China and Russia are reportedly going to start a joint military exercise in the South China Sea from Monday (12 September).This comes at a time when tensions continue to mount over the disputed waters. The eight-day naval war games are reported to be an apparent show of force after The Hague international tribunal invalidated Beijing's unilateral and historical claims in the region.
The massive military exercises – termed as the Joint Sea 2016 – will include a focus on "seizing and controlling" of islands and shoals in the hotly contested waters, Chinese navy spokesman Liang Yang said in a statement on Sunday (11 September).
The drill is expected to feature surface ships, submarines, ship-borne helicopters and fixed-wing aircraft. Besides, marines and amphibious armoured vehicles are also said to participate in the live-firing exercises, which is believed to be the single largest joint military operation by the navies of two countries.
The plan has come following the pressure from Obama administration and other governments in the Asia pacific region that have demanded that China obey the arbitration ruling. Beijing had any way announced in July that it would conduct joint naval exercise with Moscow "routinely", even before the South China Sea dispute had fully escalated.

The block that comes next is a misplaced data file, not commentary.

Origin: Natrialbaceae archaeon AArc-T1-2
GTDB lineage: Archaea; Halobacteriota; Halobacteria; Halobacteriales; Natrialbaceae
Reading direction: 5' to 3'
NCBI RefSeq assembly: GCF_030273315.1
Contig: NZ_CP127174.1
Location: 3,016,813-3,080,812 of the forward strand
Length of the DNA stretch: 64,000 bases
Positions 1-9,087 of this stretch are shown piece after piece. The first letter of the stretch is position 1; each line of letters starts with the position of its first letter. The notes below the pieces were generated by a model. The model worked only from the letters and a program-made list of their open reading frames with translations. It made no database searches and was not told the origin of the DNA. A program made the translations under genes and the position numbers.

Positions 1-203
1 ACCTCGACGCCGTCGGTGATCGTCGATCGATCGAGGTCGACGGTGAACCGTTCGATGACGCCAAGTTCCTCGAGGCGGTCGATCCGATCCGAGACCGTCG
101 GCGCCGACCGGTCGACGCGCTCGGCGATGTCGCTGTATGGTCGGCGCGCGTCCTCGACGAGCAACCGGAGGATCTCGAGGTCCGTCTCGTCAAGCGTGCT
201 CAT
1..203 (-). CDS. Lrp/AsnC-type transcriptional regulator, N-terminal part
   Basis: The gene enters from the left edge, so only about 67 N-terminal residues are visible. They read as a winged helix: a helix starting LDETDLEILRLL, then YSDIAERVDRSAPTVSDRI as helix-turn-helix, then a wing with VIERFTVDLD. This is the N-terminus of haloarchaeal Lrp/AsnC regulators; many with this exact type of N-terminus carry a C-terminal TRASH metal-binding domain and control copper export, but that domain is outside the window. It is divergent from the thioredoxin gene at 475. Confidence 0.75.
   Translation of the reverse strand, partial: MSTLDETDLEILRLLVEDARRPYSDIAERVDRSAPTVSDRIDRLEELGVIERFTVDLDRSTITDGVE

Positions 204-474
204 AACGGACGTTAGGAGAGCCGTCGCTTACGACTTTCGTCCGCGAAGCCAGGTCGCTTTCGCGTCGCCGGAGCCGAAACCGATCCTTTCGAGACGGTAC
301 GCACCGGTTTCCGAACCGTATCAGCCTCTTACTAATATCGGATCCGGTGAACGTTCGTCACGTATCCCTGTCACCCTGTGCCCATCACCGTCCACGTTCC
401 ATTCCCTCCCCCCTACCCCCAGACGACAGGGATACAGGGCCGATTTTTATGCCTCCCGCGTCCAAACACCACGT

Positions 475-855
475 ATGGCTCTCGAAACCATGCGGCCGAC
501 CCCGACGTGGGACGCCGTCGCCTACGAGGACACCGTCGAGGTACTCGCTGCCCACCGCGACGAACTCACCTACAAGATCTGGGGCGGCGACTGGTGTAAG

The exercise is part of an annual program, which "aims to consolidate and advance the Sino-Russian comprehensive strategic partnership of coordination, and deepen friendly and practical cooperation between the two militaries," Associated Press cited Yang as saying.
This drill is reported to mark the fifth year of the joint naval exercise since 2012 when Russia and China joined together against the US and its allies. The two friendly neighbours conducted the previous joint exercise in 2015 in the Sea of Japan.
Beijing has also received criticism for choosing South China Sea as its location where it is in a huge row with several of its neighbours. The People's Liberation Army Navy did not reveal the exact location of the eight-day long exercise in the disputed waters, in which countries including the Philippines, Vietnam, and Malaysia claim an overlapping stake in it.